Book Review: Contemporary English Bible Translation
1611 saw the first authorized English Bible translation, the famous King James Version. Fast forward to its 400th anniversary and we find a plethora of English versions to fit every taste and preference with more being written all the time. One of the newest is the Common English Bible being released in 2011, which was accomplished by over a hundred scholars from almost two dozen faith traditions. The CEB group states that the digital revolution is changing language more rapidly than ever before, and so to address this they offer a “bold new translation” (website) designed to be accessible to a broad range of people.
Bible translation is a very complicated task seeking to take ancient texts from a far removed culture and language and transfer them into another language while maintaining readability and accuracy of meaning. Three very hot topic areas as of late will be explored to see how well the CEB accomplished their goal: readability, gender issues, and theology. Examples will be limited to the New Testament as it is the only portion currently in print.
First, the CEB worked with reading specialists and reading groups during the translation process in order to have a Bible “written at a comfortable level” with an “uncommon relevance for a broad audience” (website). This is by far the greatest strength of the CEB, it is highly readable to anyone able to read the local newspaper. Take for example Ephesians 2:8, the CEB has “You are saved by God’s grace because of your faith. This salvation is God’s gift. It’s not something you possessed. It’s not something you did that you can be proud of.” While many people reading the Bible might be comfortable with longer sentences containing multiple subordinate clauses like those in the NIV and NAS, there are many who will benefit from the shortened changes the CEB has made here. This simple and straightforward language and colloquial syntax is found on every page; the CEB group is to be commended for their efforts regarding readability.
Second, the very mentioning of gender issues within biblical studies and translation methodologies sends shivers up scholars’ spines these days, as it is an important issue to address. The CEB tries to use gender neutral terms where context suggests or permits, a clear example is Matt 18:15-21. While the ESV, NAS, NIV literally follow the Greek for ‘brother,’ the CEB is probably correct to see that in context Jesus is teaching Christians to forgive both their brothers and sisters. However, the CEB oversteps the bounds of translation and at times uses gender inclusive language for theologically motivated purposes. For example the ESV, NIV, NAS, and KJV all see the context of Acts 1:21 as requiring taking the masculine noun as ‘men,’ and not twisting it to the gender inclusive ‘those’ like the CEB does. The CEB made the conscious translation choice to have Peter say that Judas could have been replaced by Mary Magdalene or any other woman as an apostle. This does not follow from the context or word choice in the account written by Luke and appears to be the theological commitment of the CEB group.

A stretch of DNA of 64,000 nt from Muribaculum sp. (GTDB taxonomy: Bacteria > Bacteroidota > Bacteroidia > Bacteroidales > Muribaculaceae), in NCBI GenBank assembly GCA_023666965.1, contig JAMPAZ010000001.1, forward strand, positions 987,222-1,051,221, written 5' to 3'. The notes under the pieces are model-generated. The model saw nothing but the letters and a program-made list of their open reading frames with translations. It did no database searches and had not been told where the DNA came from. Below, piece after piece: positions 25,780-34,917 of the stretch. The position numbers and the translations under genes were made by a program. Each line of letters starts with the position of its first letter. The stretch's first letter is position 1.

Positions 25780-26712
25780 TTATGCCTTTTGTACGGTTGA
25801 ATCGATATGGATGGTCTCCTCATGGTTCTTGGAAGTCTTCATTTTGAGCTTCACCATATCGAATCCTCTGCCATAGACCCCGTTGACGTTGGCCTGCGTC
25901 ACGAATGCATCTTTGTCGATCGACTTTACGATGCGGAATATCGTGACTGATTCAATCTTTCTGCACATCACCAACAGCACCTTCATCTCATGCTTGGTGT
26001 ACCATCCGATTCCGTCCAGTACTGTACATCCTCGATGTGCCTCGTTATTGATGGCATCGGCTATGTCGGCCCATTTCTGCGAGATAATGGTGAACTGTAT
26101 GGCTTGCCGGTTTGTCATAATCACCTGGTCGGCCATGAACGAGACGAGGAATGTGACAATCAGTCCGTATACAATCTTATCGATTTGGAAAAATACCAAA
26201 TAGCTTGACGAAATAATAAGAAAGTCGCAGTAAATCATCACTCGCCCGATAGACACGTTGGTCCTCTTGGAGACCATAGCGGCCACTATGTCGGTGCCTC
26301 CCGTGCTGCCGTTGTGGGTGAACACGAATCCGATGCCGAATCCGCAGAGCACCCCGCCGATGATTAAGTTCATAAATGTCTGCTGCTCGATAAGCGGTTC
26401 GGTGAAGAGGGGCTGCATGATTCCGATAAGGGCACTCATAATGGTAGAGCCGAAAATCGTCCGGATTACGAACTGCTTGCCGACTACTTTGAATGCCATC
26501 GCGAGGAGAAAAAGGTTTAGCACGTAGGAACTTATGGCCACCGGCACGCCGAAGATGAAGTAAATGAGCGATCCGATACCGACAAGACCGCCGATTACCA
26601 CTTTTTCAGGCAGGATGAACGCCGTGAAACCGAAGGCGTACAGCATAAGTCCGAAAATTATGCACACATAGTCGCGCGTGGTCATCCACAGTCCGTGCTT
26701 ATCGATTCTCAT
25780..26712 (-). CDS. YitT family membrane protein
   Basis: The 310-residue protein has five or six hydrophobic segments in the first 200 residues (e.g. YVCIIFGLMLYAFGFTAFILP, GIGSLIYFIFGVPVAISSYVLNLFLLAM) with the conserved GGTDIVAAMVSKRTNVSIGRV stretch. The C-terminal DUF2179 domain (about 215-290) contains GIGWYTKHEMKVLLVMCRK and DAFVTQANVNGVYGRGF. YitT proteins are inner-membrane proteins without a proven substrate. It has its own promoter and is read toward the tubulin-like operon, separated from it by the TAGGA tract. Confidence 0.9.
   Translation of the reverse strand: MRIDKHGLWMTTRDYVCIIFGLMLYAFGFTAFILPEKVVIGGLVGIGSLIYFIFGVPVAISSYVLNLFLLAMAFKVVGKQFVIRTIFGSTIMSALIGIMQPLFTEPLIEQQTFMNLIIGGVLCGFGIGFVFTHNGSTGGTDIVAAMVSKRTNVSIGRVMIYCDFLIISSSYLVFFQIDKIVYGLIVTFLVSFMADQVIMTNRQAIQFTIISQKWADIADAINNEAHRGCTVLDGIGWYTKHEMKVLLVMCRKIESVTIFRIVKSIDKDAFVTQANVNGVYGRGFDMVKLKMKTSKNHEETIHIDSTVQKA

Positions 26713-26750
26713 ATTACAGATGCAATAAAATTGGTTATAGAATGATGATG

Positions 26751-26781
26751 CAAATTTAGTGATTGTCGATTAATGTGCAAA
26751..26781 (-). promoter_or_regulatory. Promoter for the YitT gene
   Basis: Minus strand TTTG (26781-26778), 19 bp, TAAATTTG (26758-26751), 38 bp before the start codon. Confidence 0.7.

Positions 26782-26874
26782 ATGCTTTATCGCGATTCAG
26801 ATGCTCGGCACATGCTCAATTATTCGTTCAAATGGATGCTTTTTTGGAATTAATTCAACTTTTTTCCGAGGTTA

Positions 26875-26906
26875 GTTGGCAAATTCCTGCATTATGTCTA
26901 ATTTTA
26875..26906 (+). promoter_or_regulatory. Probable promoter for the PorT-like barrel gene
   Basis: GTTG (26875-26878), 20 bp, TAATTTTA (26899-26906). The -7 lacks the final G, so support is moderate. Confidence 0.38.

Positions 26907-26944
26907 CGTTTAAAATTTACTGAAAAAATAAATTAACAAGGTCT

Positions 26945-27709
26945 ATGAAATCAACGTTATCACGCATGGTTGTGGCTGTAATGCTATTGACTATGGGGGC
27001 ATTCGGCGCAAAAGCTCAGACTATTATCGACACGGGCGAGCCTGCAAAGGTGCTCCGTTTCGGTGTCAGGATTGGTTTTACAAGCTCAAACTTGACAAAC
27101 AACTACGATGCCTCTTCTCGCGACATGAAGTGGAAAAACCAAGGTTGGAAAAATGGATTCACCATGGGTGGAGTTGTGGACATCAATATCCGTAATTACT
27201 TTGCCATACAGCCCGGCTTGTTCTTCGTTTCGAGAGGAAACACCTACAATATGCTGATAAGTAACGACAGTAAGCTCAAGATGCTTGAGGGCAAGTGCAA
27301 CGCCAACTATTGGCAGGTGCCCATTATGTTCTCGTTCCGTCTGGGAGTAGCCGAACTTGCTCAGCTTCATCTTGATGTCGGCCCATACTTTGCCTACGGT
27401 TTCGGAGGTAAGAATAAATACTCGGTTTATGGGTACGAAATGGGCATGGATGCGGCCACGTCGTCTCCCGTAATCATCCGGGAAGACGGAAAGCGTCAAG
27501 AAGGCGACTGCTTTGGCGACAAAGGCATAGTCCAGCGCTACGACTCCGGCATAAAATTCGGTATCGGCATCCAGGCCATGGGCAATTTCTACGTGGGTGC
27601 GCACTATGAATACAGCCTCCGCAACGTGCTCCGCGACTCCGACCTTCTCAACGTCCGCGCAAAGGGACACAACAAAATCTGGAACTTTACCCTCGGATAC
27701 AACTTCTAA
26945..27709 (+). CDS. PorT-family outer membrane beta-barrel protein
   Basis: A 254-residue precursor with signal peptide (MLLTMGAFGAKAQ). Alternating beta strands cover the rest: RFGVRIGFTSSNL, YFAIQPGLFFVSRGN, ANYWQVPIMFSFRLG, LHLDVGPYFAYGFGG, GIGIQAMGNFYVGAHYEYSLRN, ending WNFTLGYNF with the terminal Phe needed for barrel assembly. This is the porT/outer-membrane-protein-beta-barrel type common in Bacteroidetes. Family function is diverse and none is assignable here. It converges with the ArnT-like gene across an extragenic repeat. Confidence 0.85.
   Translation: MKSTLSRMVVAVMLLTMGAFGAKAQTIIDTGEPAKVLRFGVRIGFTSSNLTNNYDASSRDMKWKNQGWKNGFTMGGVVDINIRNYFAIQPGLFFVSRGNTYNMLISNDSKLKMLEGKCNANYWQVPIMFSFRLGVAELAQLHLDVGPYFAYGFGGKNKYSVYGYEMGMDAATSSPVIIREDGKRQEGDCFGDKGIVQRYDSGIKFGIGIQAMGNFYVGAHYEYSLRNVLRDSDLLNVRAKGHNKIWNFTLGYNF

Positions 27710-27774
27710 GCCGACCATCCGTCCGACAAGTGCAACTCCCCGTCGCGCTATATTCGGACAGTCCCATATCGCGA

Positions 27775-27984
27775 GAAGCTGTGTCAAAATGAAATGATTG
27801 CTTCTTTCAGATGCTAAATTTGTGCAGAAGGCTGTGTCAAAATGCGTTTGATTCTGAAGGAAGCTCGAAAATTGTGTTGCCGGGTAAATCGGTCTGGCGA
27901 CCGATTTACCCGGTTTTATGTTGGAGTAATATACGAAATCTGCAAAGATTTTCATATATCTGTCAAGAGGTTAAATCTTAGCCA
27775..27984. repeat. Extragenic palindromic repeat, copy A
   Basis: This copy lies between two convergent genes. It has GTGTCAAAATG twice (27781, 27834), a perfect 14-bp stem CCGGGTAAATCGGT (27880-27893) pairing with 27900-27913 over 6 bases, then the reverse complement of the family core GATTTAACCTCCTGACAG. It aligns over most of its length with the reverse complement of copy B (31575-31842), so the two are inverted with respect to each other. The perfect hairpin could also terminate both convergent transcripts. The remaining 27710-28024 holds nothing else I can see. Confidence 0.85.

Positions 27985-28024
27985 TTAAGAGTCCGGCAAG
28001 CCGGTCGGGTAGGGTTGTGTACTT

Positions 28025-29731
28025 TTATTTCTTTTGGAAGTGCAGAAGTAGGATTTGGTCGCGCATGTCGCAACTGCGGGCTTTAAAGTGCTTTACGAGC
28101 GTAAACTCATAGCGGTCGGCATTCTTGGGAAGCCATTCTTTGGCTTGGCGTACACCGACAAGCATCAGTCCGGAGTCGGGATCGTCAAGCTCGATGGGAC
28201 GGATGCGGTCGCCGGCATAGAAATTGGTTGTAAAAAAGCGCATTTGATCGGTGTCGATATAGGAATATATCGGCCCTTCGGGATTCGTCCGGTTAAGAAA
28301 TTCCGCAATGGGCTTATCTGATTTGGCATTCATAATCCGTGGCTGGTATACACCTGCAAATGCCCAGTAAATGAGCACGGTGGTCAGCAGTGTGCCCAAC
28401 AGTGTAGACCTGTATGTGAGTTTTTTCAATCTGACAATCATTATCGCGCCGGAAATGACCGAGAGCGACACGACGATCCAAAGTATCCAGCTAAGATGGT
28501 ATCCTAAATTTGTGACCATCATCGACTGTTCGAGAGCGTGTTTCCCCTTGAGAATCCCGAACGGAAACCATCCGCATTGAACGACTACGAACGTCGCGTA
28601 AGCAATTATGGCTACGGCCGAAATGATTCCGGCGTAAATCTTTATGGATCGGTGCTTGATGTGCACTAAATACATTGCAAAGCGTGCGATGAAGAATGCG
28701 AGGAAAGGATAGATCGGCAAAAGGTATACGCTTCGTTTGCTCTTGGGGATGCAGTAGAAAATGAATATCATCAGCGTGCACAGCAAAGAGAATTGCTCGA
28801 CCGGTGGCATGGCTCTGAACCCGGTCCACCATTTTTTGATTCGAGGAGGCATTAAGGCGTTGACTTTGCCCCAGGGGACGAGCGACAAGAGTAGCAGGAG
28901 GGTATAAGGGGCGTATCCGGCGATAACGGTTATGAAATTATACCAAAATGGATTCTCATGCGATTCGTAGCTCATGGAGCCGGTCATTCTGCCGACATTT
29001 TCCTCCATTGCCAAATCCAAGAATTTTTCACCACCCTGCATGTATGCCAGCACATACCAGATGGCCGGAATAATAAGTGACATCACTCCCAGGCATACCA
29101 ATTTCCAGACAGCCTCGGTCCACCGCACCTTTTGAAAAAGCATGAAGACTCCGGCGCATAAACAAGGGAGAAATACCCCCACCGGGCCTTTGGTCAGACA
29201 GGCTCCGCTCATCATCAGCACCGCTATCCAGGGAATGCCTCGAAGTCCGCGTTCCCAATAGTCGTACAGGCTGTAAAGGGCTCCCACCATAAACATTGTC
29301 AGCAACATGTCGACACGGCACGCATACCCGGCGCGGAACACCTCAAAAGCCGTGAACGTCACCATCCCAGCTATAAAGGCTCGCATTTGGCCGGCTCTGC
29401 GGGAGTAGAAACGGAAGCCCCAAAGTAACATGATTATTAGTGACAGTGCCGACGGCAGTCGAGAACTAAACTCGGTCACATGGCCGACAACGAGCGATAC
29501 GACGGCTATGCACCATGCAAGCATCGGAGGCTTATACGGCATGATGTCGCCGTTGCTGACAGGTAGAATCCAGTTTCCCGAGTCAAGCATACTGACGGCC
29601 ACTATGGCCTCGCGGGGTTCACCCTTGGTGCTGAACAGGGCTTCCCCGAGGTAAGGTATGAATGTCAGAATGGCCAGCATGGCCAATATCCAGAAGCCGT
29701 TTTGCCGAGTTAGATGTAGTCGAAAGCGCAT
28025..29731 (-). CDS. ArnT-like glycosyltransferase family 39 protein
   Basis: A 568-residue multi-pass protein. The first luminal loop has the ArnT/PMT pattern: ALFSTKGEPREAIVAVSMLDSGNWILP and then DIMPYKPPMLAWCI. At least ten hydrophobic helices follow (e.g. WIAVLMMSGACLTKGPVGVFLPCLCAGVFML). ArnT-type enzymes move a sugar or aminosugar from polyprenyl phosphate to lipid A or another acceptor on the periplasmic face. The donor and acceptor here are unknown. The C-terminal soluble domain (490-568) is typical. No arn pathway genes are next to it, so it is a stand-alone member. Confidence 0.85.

Third, the goal of an English Bible translation should be to offer an accurate text which is comprehensible while trying not to lose accurate content and theologically rich terminology. But in Rom 5:12 the CEB has “death spread to all human beings with the result that all sinned,” while the ESV, NIV, NAS, and KJV have “because all sinned.” Any cursory look at biblical and systematic studies will point out the error of the CEB, biblically proving that sin preceded and produced death rather than the reverse. Secondly, the CEB states that they want to transliterate weights and measures, bath, homer, talanta, denarion, etc, and then offer footnotes. But in Matt 12:31 where the ESV, NAS, NIV, and KJV have “blasphemy,” which is practically a transliteration of the Greek word, the CEB reduces the issue to “insult.” Such an over simplification actually distorts the text’s meaning and ends up exaggerating an “insult” into an unforgivable sin. And lastly, the CEB creates some odd phrases, instead of the familiar and accurate “Son of Man” they have “Human One.” Not only is this an odd neologism, it, like the reduction of blasphemy, robs the readers of biblical Christian language.
In conclusion the CEB is indeed in a common English translation for the day, and the translators could be commended for many of their translation techniques. But their choice to error on the side of inclusive gender language at the cost of biblical accuracy is unacceptable. Furthermore, their theologically motivated translation decisions should keep anyone from using this as their only bible. Unfortunately the CEB cannot be recommended for adoption, God’s word is too important and far too precious to allow translators to put road blocks between Christians and an accurate understanding of the text.